If you take a look at the executable
$ which sudo /usr/bin/sudo $ ls -la /usr/bin/sudo ---s--x--x 2 root root 208808 Jun 3 2011 /usr/bin/sudo
You’ll notice that it carries the permission bits
---s--x--x. These can be broken down as follows:
-|--s|--x|--x - - first dash denotes if a directory or a file ("d" = dir, "-" = file) --s - only the setuid bit is enabled for user who owns file --x - only the group execute bit is enabled --x - only the other execute bit is enabled
So when a program has it’s setuid bit enabled (also referred to as SUID) it means that when someone runs this program it will run with the credentials of the user that owns the file, aka. root in this case.
If I run the following command as user saml:
$ whoami saml $ sudo su - [sudo] password for saml:
You’ll notice that the execution of
sudo actually is running as root:
$ ps -eaf|grep sudo root 20399 2353 0 05:07 pts/13 00:00:00 sudo su -
If you’re curious how SUID works take a look at
man setuid. Here’s an excerpt from the man page that explains it better than I could:
setuid() sets the effective user ID of the calling process. If the
effective UID of the caller is root, the real UID and saved
set-user-ID are also set. Under Linux, setuid() is implemented like
the POSIX version with the _POSIX_SAVED_IDS feature. This allows a
set-user-ID (other than root) program to drop all of its user
privileges, do some un-privileged work, and then reengage the original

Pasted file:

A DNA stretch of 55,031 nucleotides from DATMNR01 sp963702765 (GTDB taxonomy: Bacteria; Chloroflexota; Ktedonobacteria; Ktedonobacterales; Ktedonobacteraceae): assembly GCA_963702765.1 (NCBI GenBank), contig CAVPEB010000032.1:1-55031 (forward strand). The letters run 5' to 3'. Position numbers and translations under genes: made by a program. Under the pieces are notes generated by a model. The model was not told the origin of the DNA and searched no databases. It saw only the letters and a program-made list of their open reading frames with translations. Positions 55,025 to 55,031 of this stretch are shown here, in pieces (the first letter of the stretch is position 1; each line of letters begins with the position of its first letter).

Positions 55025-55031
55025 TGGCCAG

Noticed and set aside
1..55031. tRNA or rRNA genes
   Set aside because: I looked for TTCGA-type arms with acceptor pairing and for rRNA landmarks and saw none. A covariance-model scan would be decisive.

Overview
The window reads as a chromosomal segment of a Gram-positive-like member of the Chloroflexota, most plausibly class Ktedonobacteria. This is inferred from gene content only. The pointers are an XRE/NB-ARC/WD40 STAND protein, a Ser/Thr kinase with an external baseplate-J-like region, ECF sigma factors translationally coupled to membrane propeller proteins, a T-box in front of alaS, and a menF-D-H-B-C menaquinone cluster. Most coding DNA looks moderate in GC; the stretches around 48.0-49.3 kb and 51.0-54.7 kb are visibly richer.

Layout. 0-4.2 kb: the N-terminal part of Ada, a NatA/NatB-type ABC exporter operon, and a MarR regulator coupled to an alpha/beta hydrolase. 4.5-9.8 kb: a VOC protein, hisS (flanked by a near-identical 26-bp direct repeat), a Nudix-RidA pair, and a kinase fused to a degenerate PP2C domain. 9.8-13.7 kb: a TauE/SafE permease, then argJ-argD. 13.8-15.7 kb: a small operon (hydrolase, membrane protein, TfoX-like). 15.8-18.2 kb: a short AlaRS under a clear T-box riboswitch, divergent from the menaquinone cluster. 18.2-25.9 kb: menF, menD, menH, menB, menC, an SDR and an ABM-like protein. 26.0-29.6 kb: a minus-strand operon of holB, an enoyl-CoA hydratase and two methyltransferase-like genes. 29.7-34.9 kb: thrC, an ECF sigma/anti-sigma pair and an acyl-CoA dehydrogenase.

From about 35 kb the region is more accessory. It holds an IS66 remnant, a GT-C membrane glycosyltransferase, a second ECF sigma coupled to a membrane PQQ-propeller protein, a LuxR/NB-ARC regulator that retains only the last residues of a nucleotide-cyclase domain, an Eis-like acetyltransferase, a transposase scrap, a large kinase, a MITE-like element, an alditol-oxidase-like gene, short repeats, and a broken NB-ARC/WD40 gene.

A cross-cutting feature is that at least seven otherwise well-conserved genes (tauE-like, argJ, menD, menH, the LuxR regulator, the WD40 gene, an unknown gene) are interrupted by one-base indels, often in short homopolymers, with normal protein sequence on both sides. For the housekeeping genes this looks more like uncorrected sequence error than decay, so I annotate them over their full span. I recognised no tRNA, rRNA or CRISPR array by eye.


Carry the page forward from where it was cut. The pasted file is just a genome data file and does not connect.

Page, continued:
effective user ID in a secure manner.
If the user is root or the program is set-user-ID-root, special care
must be taken. The setuid() function checks the effective user ID of
the caller and if it is the superuser, all process-related user ID’s
are set to uid. After this has occurred, it is impossible for the
program to regain root privileges.
The key concept here is that programs have a real userid (UID) and an effective one (EUID). Setuid is setting the effective userid (EUID) when this bit is enabled.
So from the kernel’s perspective it’s known that in our example,
saml is still the original owner (UID), but the EUID has been set with whomever is the owner of the executable.
I should also mention that when we’re breaking down the permissions on the sudo command the second group of bits were for group permissions. The group bits also has something similar to setuid called set group id (aka. setgid, SGID). This does the same thing as SUID except it runs the process with the group credentials instead of the owner credentials.
- setuid wikipedia page
- setuid man page
sudo binary is setuid root, and you can’t just will files into existence that are set this way.
setuid and setgid (short for “set user ID upon execution” and “set group ID upon execution”, respectively) are Unix access rights flags that allow users to run an executable with the permissions of the executable’s owner or group respectively and to change behaviour in directories.
To answer the part about syscalls that nobody seems to have touched, one of the important syscalls is either setresuid() or setresgid(). I am sure there are others, but these 2 seem pretty specific to setuid/sudo.